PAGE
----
PhotoBy Gail Orenstein-Web 3.0 Lab
The Web 3.0 Lab was out in full force today.
We had all multi-media technology going. We followed
Bahrain's citizen journalists who were using social networks on their mobile
phones to send messages of hope home to Bahrain from
We found large groups used Facebook, with fewer using Twitter. Younger users were more aware of Twitter than older people, but Facebook was the most common social network protesters reported using.
Older person reported using more text, email and new web sites. We observed a large number of people filming the event. We notice, to our amusement, that the police we having great difficult in determining who were the journalist and who were the protesters. Actually as we saw it the border between the two had broken down. Protesters were also filming events and posting content to the Internet.
We observed that the established film crews took a long time to set up their shots and had to pre-organize their interviews and coverage, while protesters themselves were more agile and publishing much faster.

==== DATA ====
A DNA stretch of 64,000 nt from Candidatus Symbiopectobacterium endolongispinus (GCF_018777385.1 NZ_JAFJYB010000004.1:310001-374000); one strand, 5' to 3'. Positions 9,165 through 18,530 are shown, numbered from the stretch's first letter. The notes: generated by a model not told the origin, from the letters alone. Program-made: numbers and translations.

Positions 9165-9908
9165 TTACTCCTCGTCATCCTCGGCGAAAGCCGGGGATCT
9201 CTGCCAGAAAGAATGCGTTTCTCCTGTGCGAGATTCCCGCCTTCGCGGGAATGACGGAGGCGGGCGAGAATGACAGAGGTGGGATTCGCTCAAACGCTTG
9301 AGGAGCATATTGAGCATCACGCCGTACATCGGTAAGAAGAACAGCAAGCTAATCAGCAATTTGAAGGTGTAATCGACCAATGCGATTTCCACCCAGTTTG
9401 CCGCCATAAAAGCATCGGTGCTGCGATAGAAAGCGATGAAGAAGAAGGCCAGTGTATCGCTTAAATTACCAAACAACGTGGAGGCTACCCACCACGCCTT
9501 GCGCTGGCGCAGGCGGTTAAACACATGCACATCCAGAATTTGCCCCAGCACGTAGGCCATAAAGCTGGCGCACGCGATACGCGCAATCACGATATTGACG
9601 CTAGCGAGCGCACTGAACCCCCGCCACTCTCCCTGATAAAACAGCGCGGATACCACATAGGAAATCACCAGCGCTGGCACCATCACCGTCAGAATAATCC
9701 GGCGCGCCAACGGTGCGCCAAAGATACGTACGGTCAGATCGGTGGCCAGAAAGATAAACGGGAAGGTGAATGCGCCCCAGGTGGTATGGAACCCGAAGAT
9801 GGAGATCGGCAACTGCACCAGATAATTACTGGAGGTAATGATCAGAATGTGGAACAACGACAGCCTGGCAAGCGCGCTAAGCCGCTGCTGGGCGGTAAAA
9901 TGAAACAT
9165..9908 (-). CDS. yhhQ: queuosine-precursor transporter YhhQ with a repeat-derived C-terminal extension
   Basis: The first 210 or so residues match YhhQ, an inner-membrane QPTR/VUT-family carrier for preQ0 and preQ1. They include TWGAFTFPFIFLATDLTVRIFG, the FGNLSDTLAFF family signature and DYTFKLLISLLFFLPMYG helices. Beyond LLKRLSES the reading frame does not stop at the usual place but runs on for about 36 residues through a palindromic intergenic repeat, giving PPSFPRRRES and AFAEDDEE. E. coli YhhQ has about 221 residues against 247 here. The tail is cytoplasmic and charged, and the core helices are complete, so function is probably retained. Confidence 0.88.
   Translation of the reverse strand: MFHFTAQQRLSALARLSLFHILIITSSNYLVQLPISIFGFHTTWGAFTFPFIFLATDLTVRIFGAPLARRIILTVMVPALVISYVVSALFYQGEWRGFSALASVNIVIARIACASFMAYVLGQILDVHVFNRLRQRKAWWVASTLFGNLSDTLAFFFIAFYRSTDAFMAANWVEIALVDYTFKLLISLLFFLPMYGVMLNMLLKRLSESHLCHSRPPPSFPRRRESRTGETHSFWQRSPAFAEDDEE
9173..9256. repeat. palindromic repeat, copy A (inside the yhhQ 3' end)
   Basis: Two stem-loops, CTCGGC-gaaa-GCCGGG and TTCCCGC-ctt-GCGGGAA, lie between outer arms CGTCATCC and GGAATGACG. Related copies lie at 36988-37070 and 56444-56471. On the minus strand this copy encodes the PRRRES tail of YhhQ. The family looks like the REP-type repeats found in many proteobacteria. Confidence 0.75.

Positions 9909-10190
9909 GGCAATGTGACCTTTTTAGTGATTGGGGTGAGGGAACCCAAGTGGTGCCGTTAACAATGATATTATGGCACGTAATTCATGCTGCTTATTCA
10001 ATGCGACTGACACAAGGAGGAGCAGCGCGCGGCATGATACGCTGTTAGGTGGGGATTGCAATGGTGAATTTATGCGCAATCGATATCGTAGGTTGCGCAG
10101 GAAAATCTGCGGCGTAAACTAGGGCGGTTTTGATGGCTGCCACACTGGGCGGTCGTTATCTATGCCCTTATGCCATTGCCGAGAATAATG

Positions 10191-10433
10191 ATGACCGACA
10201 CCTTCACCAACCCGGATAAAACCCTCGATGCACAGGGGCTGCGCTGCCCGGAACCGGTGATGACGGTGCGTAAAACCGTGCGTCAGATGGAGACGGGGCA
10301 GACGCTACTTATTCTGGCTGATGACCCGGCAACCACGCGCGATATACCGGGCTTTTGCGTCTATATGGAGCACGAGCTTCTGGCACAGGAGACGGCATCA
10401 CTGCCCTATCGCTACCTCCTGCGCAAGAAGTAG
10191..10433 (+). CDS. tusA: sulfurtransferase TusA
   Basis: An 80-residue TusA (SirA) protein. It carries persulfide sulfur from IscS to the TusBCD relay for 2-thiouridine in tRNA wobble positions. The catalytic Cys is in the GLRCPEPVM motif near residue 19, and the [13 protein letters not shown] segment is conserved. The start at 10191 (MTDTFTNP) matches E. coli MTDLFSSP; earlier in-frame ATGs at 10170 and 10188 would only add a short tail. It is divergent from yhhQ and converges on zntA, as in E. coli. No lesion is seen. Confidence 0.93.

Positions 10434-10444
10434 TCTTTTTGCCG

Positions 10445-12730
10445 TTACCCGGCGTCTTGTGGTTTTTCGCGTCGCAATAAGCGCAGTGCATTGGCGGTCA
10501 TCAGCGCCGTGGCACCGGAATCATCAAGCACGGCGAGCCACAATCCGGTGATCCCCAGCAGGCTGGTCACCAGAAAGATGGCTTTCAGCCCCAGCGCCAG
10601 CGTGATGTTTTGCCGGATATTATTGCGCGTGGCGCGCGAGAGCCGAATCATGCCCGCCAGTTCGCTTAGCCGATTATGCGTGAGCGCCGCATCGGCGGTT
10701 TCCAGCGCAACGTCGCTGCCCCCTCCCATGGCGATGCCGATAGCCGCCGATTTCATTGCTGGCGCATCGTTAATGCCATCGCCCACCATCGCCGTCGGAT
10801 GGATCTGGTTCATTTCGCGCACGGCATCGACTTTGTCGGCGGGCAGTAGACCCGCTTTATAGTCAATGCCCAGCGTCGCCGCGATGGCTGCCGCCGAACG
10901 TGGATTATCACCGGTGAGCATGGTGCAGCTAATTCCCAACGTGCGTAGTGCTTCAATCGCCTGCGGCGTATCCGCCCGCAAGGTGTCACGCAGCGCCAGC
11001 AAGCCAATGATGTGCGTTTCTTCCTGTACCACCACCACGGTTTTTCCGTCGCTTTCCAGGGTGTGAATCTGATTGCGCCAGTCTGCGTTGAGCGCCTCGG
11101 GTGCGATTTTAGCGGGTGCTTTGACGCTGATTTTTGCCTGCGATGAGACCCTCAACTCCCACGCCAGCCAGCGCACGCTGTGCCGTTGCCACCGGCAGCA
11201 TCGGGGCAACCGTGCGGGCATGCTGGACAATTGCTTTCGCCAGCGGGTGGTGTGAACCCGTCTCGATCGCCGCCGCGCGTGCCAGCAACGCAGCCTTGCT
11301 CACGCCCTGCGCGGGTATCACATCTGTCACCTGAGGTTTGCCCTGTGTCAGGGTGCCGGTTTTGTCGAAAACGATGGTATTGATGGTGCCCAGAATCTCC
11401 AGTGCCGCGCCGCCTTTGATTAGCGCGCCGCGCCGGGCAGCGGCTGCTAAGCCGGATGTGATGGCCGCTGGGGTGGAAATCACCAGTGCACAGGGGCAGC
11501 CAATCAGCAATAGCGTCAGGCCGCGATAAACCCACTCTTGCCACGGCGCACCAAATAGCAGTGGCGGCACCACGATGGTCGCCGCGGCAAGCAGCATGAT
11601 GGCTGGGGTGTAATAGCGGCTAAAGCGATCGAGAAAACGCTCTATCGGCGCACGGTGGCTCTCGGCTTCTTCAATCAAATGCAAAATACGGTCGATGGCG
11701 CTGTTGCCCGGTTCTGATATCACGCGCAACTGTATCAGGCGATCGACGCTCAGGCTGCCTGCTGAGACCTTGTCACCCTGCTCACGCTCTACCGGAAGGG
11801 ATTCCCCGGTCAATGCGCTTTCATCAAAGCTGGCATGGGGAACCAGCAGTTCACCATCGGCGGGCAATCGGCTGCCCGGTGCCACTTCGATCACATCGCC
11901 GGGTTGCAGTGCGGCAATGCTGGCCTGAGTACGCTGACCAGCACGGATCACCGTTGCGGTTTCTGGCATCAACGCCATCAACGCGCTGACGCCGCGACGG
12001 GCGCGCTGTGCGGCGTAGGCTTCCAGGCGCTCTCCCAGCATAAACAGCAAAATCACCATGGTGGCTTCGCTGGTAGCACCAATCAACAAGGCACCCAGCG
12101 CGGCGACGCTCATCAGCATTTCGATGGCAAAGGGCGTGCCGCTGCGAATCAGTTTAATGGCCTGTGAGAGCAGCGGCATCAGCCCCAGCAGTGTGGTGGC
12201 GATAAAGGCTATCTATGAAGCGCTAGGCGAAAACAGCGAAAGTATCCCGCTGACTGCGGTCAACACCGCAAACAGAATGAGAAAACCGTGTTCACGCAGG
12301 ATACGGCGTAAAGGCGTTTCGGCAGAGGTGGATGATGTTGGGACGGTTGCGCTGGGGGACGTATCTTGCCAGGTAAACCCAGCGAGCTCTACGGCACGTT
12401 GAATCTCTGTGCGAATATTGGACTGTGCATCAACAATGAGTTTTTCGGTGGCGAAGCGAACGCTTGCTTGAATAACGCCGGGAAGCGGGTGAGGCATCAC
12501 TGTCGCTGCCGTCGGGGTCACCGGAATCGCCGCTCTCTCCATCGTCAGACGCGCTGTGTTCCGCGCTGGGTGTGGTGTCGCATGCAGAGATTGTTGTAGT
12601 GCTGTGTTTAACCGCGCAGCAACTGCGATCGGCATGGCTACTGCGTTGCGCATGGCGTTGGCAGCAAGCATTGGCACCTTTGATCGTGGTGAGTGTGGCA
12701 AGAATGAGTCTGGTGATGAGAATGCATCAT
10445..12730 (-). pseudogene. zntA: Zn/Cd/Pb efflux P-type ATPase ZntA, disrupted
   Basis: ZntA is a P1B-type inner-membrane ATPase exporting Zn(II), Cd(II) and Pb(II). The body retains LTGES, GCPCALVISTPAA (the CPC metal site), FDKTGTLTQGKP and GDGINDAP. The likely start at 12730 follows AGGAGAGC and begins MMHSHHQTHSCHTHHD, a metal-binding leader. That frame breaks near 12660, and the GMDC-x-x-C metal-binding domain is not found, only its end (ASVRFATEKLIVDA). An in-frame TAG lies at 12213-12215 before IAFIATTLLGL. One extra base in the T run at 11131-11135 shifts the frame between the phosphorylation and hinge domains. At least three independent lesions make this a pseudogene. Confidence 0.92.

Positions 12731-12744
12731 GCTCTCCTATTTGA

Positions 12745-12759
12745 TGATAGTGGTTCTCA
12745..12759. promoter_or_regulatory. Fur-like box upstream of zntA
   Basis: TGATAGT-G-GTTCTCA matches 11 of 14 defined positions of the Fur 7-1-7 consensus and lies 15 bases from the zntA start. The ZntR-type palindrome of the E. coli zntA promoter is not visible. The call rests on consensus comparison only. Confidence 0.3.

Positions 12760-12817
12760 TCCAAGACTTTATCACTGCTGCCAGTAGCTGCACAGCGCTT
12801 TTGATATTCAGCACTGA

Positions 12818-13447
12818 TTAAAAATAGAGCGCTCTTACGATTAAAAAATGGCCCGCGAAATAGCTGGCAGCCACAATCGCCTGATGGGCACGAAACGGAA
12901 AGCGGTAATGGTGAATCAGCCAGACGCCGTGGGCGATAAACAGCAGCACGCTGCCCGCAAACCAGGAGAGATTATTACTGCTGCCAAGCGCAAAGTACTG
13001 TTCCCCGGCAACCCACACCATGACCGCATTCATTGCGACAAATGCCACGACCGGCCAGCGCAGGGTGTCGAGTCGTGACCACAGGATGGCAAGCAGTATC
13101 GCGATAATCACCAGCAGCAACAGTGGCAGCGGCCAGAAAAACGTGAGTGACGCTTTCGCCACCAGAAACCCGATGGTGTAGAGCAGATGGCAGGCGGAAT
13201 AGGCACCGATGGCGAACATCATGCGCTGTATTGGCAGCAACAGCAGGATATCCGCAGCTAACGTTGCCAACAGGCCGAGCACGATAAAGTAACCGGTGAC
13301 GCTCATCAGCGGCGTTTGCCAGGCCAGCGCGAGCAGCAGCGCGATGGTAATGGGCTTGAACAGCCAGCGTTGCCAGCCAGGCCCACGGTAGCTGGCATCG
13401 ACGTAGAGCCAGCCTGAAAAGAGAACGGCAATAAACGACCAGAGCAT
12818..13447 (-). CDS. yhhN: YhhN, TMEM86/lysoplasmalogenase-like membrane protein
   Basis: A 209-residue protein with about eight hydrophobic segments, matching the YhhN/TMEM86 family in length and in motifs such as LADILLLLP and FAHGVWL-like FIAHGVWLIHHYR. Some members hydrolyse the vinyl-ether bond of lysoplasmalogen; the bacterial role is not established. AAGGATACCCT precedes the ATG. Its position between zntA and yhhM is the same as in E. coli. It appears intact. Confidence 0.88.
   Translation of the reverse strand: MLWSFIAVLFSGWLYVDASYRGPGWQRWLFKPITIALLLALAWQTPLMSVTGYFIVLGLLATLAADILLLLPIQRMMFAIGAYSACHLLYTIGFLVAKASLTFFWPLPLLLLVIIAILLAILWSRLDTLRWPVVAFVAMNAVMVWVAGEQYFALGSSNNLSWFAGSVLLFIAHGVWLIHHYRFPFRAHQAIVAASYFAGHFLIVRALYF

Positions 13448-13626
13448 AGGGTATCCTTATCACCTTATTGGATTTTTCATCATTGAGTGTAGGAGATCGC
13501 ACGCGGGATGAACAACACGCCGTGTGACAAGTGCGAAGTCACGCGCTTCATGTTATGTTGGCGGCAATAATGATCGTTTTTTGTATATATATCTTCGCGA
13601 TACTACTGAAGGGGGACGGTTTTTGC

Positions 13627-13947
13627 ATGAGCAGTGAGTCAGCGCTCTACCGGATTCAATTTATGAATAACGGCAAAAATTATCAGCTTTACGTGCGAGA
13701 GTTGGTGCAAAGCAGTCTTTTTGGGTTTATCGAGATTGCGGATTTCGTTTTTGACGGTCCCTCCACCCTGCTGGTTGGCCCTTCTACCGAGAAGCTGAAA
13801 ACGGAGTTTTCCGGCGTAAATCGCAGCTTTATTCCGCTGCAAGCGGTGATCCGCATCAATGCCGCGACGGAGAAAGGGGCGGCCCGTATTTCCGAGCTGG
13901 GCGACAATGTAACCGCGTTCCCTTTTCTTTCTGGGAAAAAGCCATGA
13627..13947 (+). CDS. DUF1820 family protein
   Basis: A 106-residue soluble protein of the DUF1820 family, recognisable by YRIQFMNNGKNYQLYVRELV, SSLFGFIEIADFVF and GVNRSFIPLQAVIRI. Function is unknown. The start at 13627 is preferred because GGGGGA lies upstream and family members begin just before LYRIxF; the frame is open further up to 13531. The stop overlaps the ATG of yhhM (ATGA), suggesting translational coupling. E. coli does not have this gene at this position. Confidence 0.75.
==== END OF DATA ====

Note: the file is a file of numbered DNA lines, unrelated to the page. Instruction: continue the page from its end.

This event really demonstrated the breakdown between individuals protesters and journalists. The distinction in user content world is starting to break down and the poor police had to make judgement about which people were journalist and which were protesters. Once police office had come up with a rule of thumb we found amusing. He determined that people who were talking on the phone were protesters and not journalist and had to stay behind the barrier.
Also interesting was a local group of Communist who came with their printed copies of Socialist Workers. They seem like cut out from another century, trying to distribute printed information while the protesters around them were communicating news with Bahrain in real time.
"The times they are a changing." Bob Dylan